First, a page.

Terms defined in the panel opinion are used herein as therein defined
In 1981, the House Subcommittee on Courts, Committee on the Judiciary, held hearings on the effect of the Bankruptcy Reform Act of 1978. These hearings, which are included in the legislative history of Pub.L.No. 98-353, were in the nature of oversight; they did not concern any particular pending legislation. The automatic stay was discussed only twice in the course of those proceedings. Richard Levin, an attorney on the staff of the House Judiciary Committee, stated:
[T]he new automatic stay of Sec. 362 and the provisions for relief from the stay appear to be working well. The compromises that were forged in that area after extensive discussion and debate seem to protect the interests involved, by insuring reasonably expeditious and fair resolution of automatic stay disputes.
Hearings on The Bankruptcy Reform Act of 1978 Before the Subcomm. on Courts of the Senate Comm. on the Judiciary, 97th Cong., 1st Sess. 312 (1981). Another witness, Lloyd D. George, Bankruptcy Judge for the District of Nevada, stated that "[t]he standards for granting relief from the automatic stay provisions of 11 U.S.C. 362, the times for filing plans, and even the types of procedures available to particular creditors are much clearer under the new code." Id. at 206. He continued by observing that most of those whose interests lay on the side of the creditor "thought that the drafters of the code had struck a reasonable balance between the conflicting interests of debtors and their creditors." Id. at 207.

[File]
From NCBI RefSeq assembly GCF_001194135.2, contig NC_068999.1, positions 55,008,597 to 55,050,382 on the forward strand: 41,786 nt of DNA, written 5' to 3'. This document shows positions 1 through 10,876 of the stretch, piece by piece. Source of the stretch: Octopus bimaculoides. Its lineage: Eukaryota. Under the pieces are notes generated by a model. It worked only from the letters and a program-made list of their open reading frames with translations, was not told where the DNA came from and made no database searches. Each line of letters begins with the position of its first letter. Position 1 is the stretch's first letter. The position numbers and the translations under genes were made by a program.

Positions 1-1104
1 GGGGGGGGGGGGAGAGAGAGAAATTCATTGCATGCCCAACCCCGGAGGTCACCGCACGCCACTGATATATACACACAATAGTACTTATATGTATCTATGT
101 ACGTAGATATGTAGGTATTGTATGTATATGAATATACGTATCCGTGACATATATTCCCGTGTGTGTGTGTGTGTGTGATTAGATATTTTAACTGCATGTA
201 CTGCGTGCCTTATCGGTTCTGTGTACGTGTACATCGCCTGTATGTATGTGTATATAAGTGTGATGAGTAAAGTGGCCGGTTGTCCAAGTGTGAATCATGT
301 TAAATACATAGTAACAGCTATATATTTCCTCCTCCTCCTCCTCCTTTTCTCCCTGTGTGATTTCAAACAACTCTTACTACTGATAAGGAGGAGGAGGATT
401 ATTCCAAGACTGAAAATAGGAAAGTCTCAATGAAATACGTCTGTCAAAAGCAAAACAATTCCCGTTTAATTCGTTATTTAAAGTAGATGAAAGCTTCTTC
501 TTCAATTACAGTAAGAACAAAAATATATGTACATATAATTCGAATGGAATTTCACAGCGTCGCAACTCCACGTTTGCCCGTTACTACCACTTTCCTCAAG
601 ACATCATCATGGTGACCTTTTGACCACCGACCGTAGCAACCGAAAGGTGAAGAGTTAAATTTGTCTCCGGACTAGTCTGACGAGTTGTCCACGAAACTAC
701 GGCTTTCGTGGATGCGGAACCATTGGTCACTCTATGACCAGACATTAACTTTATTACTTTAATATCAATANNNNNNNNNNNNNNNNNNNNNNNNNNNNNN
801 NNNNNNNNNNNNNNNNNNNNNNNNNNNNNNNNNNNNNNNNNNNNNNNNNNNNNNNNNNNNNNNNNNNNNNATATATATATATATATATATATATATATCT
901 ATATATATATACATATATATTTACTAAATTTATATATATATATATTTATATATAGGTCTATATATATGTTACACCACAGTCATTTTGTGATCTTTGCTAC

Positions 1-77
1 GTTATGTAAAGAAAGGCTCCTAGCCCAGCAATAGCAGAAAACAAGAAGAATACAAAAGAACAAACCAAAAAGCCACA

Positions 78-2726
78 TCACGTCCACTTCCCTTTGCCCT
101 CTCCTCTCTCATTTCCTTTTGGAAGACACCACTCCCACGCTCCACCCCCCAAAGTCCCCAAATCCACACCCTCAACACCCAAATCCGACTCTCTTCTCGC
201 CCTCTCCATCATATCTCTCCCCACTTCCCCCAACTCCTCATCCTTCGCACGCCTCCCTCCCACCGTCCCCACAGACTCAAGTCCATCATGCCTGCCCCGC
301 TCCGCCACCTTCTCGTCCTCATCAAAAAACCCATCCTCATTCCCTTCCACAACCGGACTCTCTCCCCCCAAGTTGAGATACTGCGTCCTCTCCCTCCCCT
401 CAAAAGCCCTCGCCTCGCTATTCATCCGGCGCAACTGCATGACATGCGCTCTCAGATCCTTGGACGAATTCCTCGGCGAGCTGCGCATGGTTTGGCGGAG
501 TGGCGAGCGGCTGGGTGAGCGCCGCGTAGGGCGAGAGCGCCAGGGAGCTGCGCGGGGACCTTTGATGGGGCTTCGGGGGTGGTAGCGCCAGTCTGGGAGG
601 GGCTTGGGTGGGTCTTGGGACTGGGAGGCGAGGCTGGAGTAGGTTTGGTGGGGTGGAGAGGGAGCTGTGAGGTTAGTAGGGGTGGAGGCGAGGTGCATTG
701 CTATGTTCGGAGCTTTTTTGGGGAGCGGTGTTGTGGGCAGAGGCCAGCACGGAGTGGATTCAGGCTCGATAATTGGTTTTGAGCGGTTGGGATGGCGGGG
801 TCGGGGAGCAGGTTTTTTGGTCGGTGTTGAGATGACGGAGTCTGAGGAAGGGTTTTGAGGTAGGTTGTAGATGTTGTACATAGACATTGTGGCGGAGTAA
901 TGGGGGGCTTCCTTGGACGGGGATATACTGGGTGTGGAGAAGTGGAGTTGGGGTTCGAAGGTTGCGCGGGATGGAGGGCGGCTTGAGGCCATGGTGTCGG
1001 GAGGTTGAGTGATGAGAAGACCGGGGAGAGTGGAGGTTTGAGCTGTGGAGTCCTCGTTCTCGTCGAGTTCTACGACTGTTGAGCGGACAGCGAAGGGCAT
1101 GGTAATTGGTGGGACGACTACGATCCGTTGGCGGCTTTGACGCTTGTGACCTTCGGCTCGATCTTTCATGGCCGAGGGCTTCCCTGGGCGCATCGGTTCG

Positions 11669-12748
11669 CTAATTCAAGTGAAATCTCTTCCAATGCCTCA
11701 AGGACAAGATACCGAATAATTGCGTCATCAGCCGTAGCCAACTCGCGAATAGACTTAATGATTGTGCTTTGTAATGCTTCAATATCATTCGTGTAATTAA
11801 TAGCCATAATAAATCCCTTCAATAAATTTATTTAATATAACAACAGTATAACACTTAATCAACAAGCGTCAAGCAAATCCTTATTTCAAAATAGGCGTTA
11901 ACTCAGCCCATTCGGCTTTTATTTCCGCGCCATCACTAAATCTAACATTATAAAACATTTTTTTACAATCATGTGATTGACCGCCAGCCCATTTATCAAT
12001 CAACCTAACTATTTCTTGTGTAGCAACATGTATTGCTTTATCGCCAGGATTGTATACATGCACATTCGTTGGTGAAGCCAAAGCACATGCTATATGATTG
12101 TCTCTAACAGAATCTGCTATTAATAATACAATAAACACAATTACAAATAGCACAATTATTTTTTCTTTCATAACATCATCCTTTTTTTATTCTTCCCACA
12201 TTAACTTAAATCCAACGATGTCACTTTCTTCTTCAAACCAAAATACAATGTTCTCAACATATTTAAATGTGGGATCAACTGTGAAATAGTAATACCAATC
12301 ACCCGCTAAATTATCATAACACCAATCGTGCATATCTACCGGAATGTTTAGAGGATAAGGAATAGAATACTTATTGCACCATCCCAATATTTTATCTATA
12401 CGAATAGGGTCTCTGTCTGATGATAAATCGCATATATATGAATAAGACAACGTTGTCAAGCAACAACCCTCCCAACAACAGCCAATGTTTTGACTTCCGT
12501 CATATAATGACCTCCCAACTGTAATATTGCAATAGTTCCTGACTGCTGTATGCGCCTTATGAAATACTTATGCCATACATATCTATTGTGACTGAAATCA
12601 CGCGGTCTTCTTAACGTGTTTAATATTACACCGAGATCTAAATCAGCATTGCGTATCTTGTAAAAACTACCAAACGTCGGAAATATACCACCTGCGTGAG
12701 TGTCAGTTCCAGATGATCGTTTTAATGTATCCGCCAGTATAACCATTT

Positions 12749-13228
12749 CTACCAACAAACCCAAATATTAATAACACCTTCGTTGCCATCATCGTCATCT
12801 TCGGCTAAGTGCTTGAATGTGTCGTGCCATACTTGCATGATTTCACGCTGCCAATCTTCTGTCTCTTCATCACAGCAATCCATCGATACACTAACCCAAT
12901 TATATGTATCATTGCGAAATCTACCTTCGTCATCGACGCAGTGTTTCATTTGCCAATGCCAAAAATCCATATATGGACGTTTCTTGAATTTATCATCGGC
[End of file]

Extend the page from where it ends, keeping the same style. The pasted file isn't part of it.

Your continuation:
These statements were made in April 1981, at a time when no court had espoused, in a published opinion, the position adopted three years later by the Ninth Circuit in American Mariner. No proposed amendments to Secs. 361 or 362(d) arose out of these hearings.
In November 1985, the Subcommittees on Administrative Practice and Procedure, and Courts, Senate Committee on the Judiciary, held hearings on the family farm bankruptcy problem. In his comments to the subcommittees regarding various proposals before the Senate, Richard F. Stageman, Bankruptcy Judge for the Southern District of Iowa, observed that:
[A] farmer is forced to compensate creditors for the delay in the enforcement of their rights caused by the Chapter 11 created "breathing space". In re American Mariner Industries, Inc., 734 F.2d 426 (9th Cir.1984). The Eighth Circuit has adopted this burdensome concept in In re Martin, 761 F.2d 472 (8th Cir.1985)....
Unfortunately, the vast majority of farm debtors are unable to provide creditors with adequate protection under the Martin analysis. Judge Fagg speaking for the Martin court states that "the concerns we express are not insurmountable" to which I as a work-a-day bankruptcy judge would offer--neither is Mount Everest.
The Question of the Remedies Available to Debtors and Creditors under Bankruptcy, How they Relate to the Great Plight of the American Farm and the Farm Family: Hearings Before the Subcomms. on Admin. Practice and Procedure, and Courts of the Senate Comm. on the Judiciary, 99th Cong., 1st Sess. 51-52 (1985) [Hereinafter cited as Farm Family Hearings ]. In his prepared statement to the subcommittees, Judge Thomas M. Moore, Bankruptcy Judge in the Eastern District of North Carolina, echoed this sentiment: